Pierpont Morgan's immense holdings ranged from Egyptian art to Renaissance paintings to Chinese porcelains. For his library, Morgan acquired illuminated, literary, and historical manuscripts, early printed books, and old master drawings and prints. At his death, much of his collection was donated to the Metropolitan Museum and the Wadsworth Athanaeum; the remainder is housed here, in his residence (and modern addition.)
The collection spans from early Mesopotamian and Egyptian through Greco-Roman culture, the Middle Ages, the Renaissance, and beyond. Art of the ancient world is represented by Near Eastern figurines, Egyptian statuettes, and a Roman bronze statue of Eros. Masterpieces in Renaissance and baroque art include paintings by Hans Memling and Perugino, miniatures on ivory, Lucas Cranach's roundel portraits of Martin Luther and His Wife, and a bas-relief of the Virgin and Child by the 15th-century Florentine sculptor Antonio Rossellino.
Founded in 1924, the museum and library is housed in a complex of Renaissance and Palladian style buildings designed to be majestic yet intimate. A 2006 renovation and expansion integrates the museum's three historical buildings with three modestly scaled steel-and-glass pavilions connected by a soaring central court which, in the spirit of an Italian piazza, serves as a central gathering place.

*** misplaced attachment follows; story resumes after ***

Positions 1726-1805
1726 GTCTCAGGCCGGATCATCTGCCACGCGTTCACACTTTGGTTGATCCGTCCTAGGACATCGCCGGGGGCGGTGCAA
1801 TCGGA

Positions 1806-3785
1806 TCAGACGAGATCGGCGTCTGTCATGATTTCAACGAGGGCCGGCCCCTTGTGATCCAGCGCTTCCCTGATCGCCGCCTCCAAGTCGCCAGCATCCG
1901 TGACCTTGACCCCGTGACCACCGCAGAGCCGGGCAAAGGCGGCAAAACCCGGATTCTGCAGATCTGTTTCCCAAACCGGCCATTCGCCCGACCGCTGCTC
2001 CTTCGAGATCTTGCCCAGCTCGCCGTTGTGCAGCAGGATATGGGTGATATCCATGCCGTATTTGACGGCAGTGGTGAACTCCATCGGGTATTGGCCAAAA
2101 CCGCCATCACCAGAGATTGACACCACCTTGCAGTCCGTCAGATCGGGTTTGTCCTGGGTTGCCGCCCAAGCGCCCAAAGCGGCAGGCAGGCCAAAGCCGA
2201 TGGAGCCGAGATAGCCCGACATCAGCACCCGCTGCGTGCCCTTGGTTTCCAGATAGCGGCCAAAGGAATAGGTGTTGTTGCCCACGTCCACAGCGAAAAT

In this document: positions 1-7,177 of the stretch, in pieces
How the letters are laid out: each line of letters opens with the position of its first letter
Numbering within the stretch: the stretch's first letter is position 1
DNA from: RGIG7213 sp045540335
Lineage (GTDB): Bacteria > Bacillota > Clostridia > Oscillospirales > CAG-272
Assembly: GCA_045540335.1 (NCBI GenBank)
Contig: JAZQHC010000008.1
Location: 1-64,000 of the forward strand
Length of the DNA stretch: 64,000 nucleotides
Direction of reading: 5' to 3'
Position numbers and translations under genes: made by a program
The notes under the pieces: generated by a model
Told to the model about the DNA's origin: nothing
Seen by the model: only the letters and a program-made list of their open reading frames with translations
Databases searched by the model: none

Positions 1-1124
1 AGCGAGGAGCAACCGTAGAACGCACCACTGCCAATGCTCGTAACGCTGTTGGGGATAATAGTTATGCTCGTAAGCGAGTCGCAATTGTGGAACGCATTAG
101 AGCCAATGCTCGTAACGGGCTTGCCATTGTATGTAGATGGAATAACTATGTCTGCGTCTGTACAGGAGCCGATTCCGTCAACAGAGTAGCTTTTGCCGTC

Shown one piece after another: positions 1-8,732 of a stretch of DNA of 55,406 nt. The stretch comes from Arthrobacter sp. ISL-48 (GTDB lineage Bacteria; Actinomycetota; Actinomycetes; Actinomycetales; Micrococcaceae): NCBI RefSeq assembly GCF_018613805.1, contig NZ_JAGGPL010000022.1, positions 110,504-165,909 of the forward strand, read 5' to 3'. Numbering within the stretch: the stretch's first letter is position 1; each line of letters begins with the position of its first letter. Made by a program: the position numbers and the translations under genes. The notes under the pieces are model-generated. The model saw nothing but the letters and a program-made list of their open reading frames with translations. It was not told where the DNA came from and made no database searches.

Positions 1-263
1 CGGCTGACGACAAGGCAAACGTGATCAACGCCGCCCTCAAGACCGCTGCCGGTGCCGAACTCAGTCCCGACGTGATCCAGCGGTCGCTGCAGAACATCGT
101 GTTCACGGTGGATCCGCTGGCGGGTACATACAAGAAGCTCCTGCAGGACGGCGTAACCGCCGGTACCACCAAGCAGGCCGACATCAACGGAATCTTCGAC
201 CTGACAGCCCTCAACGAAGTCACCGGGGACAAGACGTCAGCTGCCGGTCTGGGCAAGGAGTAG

European medieval and Renaissance illuminated manuscripts from 11th-16th centuries explore how people thought about time.
The spark of encounter between Hujar and his subjects is chronicled.
18th century small-scale studies of natural and man-made wonders
One man’s struggle for self-expression and how it changed the landscape of American drama
Drawings explore a full range of the artist's work
20+ works reveal technical innovations,and mastery of materials
Illuminated manuscripts explore the complex social role of monsters in the Middle Ages
Highlights their graphic styles and influence on one another
Everyday ephemera and five newly discovered drawings
Oil on paper works by artists grappling with depicting the ephemeral effects of movement and light on water